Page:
I have Morton’s Syndrome, a fairly common feature in which the second (and in my case, third) toe is longer than the big toe. My toes are so long that I regularly joke that I am most three generations away from being able to hang from a tree branch by my feet.
I’m not particularly bothered by my monkey toes, to be honest. We live in peace. They are my toes, my toes are me. They can be found on my mental list of “things that are perhaps imperfect about Erika but which don’t really bother her,” as opposed to either the “things Erika likes about herself” or the “things Erika loathes about herself” cousin lists.
Two weeks ago, I wasn’t really conscious that such lists existed, not until my stepmother reacted with unabated horror when I rejected a pair of peep-toe sandals on the grounds that it was my second toe that was doing the peeping. Again, there was no self-loathing to my logic - just, as I saw it, pure fact.
“Why do you care?!?” she wailed at me the next afternoon. “Why does it matter?!?”
And it doesn’t matter (not my toes at least) in as much as my toes are concerned. I swear it doesn’t.
But there is an underlying horrible truth her: I am aware of my TOES. My toes! And not just my toes, but my entire body, at all times, and my job and my social life and my relative success in the game of life. My brain is the synaptic equivalent of a room full of pre-schoolers hopped up on candy necklaces. If I could harness the energy I spend on micro analysis in a typical day and direct it elsewhere, I could cure cancer and the Middle East crisis by Friday.
I am a massive overthinker. “But!” as I told Lorna that afternoon, “I’m better than most of my friends!”
Which is also true, and very very sad.
An exceptionally beautiful friend was in town this weekend, and, like in some reliable social chemistry experiment, the addition of one female to one female produced a four-day gluttonous rampage of our – and everyone else’s – imperfections. Bushy hair, limp hair, wide calves, soft stomachs, grey hair, neck folds, inner things, jagged toes, aging hands, saggy breasts, cellulite, bad tans, body hair, uncut fingernails, dandruff, bad teeth, yellow teeth, crooked teeth, bad plastic surgery, good plastic surgery, too many muscles, broad shoulders, red bumps, dry skin, under-eye shadows, veins, clothes clothes clothes.
And dearie me, people, but this is one stunning girl spewing out this tirade of self-hate. Conventionally and uniquely beautiful all at once: creamy skin, brilliant blue eyes, all slender curves and radiant youth and health.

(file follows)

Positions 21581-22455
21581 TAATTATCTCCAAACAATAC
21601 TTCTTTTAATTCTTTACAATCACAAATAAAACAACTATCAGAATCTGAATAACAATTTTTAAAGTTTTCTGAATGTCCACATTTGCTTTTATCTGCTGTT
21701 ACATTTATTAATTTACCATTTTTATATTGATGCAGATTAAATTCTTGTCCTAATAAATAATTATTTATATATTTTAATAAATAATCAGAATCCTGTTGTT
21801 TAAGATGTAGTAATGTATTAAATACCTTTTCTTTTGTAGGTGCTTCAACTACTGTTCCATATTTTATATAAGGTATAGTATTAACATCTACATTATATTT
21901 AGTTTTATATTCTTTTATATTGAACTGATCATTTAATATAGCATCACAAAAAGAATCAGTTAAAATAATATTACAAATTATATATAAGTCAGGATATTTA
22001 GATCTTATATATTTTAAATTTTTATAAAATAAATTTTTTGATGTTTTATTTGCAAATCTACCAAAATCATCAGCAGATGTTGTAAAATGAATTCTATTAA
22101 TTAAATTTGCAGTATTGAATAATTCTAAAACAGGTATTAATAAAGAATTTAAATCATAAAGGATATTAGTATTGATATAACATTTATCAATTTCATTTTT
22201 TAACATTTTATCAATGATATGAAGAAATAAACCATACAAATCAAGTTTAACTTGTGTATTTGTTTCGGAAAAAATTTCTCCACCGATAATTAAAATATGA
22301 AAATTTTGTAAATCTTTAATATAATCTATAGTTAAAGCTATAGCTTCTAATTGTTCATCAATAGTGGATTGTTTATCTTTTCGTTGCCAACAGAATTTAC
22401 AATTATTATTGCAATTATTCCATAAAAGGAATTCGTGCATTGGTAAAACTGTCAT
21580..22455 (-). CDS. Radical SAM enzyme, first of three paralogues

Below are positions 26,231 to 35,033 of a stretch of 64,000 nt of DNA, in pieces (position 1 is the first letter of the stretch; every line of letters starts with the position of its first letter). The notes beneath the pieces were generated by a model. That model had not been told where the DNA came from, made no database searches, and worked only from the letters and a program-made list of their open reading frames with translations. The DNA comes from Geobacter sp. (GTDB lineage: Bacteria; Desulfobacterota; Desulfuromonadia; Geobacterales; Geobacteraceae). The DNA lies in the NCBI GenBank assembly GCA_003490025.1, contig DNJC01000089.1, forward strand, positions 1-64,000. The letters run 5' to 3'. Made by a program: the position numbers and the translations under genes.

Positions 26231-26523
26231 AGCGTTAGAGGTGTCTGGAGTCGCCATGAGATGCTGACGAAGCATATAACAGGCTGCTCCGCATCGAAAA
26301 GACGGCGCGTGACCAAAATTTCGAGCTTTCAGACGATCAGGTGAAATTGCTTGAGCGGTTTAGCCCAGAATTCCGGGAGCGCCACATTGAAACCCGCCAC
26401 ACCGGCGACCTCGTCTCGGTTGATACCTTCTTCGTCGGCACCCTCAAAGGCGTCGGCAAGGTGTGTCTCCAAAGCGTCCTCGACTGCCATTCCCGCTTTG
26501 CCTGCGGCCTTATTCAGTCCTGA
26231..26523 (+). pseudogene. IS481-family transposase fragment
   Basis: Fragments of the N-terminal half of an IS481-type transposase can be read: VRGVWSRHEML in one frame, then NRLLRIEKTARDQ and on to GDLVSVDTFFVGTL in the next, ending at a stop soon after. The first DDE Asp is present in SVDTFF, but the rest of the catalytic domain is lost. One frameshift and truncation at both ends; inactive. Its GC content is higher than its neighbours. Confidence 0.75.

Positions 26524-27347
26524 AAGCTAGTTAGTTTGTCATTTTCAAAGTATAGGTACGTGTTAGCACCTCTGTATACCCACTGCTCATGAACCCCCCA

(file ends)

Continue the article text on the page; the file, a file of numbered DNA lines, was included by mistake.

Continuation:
I got sensitive at one point: when she pointed out that one girl’s calves were a bit too wide for her legs to be considered “gorgeous,” I whipped out my mental tape measure and did a loop around my calves, falling silent and sad for most of the rest of the night. My calves moved from “not bothered”, to “things Erika loathes about herself” – I hadn’t previously thought of them as anything other than slightly-wide calves that fit relatively well with the rest of my frame, but now they stood in the way of my having gorgeous legs.
The agenda of crippling narcissism currently plaguing Western womenfolk (and, increasingly, menfolk) is serious stuff, and is not to be underestimated. You can find it discussed in women’s magazines, flanked by an advertisement for skin cream and an article on Scarlett Johansson’s breasts. We buy bathing suits because they flatter our figures, and shampoo because it makes our hair shiny. Sex and the City based six seasons and two movies on dissecting the daily minutia of women’s lives, in groups, over martinis. We are not allowed to be perfect yet we are not allowed to be imperfect, and always always always must we THINK ABOUT IT.
If we could harness the energy spent on micro-analysis by all women worldwide in a typical day and direct it elsewhere, we would learn how to fly.
In the first chapter of the book that, simplified and glossed over, produced the magic that is the movie The Princess Bride
, William Goldman discusses Princess Buttercup’s efforts to become the most beautiful woman in the world. At the beginning of the chapter, she is perhaps sixth, but, with such polishings as slimming down one elbow and fattening up the other, she finds herself at the top of the ranks.
Goldman was being facetious when he wrote this, reflecting on the culture of ridiculousness that is the eternal question for feminine perfection. That beautiful Buttercup should feel held back by one slightly pudgy elbow is hilarious, truly – as delicious as the six-fingered man and the Rodents of Unusual Size.
Last night, I made note of soft, tiny folds above my elbows. Another jot on my “imperfect but not bothered” list.
I am sad for myself, for my beautiful friend, for the women I know, that we wade through the world with such enormous albatrosses on our backs, forever doing penance for crimes against industry-created ideals of perfection. And if that bird weighs too much, if that bird holds us back, if that bird keeps us down, well, we have no one to blame but our own brainwashed, trapped, crippled selves. We buy into this, we perpetuate it, we allow it to consume us whole.
We can stop hurting ourselves and each other.
We must stop hurting ourselves and each other.
We are in control, damn it.
We are in control.